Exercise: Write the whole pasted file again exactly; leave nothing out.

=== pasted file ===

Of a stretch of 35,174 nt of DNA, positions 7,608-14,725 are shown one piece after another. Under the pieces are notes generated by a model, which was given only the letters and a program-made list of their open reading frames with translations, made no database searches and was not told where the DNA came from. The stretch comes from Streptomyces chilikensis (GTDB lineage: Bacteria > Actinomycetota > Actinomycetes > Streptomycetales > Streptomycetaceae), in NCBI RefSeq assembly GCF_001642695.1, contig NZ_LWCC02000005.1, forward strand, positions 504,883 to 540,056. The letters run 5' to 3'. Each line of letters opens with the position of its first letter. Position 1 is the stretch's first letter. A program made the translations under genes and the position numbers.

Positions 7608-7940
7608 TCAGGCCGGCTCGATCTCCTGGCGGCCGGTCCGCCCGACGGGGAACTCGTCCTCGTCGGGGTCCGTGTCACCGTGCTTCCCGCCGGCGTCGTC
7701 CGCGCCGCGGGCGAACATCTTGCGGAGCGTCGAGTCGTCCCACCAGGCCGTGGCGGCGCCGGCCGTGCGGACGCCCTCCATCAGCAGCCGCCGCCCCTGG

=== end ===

Of a stretch of 35,174 nt of DNA, positions 7,608-14,725 are shown one piece after another. Under the pieces are notes generated by a model, which was given only the letters and a program-made list of their open reading frames with translations, made no database searches and was not told where the DNA came from. The stretch comes from Streptomyces chilikensis (GTDB lineage: Bacteria > Actinomycetota > Actinomycetes > Streptomycetales > Streptomycetaceae), in NCBI RefSeq assembly GCF_001642695.1, contig NZ_LWCC02000005.1, forward strand, positions 504,883 to 540,056. The letters run 5' to 3'. Each line of letters opens with the position of its first letter. Position 1 is the stretch's first letter. A program made the translations under genes and the position numbers.

Positions 7608-7940
7608 TCAGGCCGGCTCGATCTCCTGGCGGCCGGTCCGCCCGACGGGGAACTCGTCCTCGTCGGGGTCCGTGTCACCGTGCTTCCCGCCGGCGTCGTC
7701 CGCGCCGCGGGCGAACATCTTGCGGAGCGTCGAGTCGTCCCACCAGGCCGTGGCGGCGCCGGCCGTGCGGACGCCCTCCATCAGCAGCCGCCGCCCCTGG